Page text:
"It felt good, no sense of pulling," he said. "We'll see how it feels tomorrow."

Eickhoff's turn in the rotation will come up Wednesday in Seattle. If he can't make the start, Mark Leiter Jr. will. Leiter pitched six shutout innings in his first big-league start on Friday night.

As for Kendrick, who is battling left hamstring tightness, he was not in the starting lineup for a fourth straight game on Sunday. He did run some sprints under the watchful eye of head athletic trainer Scott Sheridan before the game.

"He still feels it, but he's available to pinch-hit," manager Pete Mackanin said.

Is this getting close to being a situation that would require a trip to the disabled list?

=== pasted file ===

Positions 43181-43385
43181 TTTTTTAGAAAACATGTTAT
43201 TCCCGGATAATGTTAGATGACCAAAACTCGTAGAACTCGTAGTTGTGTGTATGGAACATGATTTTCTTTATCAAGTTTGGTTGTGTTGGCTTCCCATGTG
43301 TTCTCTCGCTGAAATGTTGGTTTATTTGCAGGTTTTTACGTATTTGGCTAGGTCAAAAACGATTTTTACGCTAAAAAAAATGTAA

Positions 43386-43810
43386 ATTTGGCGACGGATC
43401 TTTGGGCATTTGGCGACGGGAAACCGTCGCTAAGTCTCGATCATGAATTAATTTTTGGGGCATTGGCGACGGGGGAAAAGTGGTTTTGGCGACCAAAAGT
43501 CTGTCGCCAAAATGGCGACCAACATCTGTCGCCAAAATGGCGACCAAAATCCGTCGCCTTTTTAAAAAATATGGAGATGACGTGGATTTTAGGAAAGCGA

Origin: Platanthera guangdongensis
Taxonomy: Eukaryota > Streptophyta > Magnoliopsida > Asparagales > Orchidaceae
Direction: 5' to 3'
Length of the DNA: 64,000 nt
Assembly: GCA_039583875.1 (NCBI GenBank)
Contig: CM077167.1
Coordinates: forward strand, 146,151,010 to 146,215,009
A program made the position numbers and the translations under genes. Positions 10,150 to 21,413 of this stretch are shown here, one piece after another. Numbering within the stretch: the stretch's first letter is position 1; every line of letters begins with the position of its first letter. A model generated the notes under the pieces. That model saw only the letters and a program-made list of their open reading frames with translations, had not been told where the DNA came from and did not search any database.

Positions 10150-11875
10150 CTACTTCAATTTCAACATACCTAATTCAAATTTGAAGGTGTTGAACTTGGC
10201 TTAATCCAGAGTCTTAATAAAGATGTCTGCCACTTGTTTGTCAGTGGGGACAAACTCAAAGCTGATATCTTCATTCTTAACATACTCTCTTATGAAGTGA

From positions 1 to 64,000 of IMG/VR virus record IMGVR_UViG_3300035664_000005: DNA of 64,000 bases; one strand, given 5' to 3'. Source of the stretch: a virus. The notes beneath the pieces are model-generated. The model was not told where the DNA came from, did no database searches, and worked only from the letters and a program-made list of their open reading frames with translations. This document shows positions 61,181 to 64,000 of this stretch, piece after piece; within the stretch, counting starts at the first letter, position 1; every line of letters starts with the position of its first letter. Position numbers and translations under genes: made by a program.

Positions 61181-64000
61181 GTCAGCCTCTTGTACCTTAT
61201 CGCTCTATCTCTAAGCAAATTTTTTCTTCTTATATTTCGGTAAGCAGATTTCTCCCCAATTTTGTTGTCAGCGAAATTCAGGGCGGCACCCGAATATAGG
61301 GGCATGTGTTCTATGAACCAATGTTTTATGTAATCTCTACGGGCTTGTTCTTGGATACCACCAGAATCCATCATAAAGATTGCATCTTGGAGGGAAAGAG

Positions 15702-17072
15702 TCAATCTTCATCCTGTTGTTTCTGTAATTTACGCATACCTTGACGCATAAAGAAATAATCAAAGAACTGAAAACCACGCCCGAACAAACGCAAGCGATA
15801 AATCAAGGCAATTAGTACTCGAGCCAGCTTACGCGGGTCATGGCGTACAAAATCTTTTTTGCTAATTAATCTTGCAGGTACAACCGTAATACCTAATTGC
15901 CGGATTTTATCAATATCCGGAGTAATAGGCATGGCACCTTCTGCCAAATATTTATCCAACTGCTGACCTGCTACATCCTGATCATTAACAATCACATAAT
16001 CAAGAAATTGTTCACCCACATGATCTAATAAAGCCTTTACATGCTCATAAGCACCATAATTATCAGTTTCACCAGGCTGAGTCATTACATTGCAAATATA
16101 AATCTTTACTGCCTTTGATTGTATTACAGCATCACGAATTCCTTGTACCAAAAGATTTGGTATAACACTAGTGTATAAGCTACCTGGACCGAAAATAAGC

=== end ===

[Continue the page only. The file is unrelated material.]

"Hopefully not," Mackanin said. "Hopefully he's better tomorrow. If not, I'm hoping he can at least DH in Seattle (on Tuesday). He's one of our best hitters and I want to get him in there. But I've got to be cautious."

Kendrick already spent six weeks on the disabled list with an abdominal injury earlier this season. He's played well when healthy, hitting .355 (43 for 121) with a .414 on-base percentage in 31 games.

The Phillies need to be certain that Kendrick is healthy when they turn him loose because he could hold some trade value in the month of July and a full-blown injury would hurt that.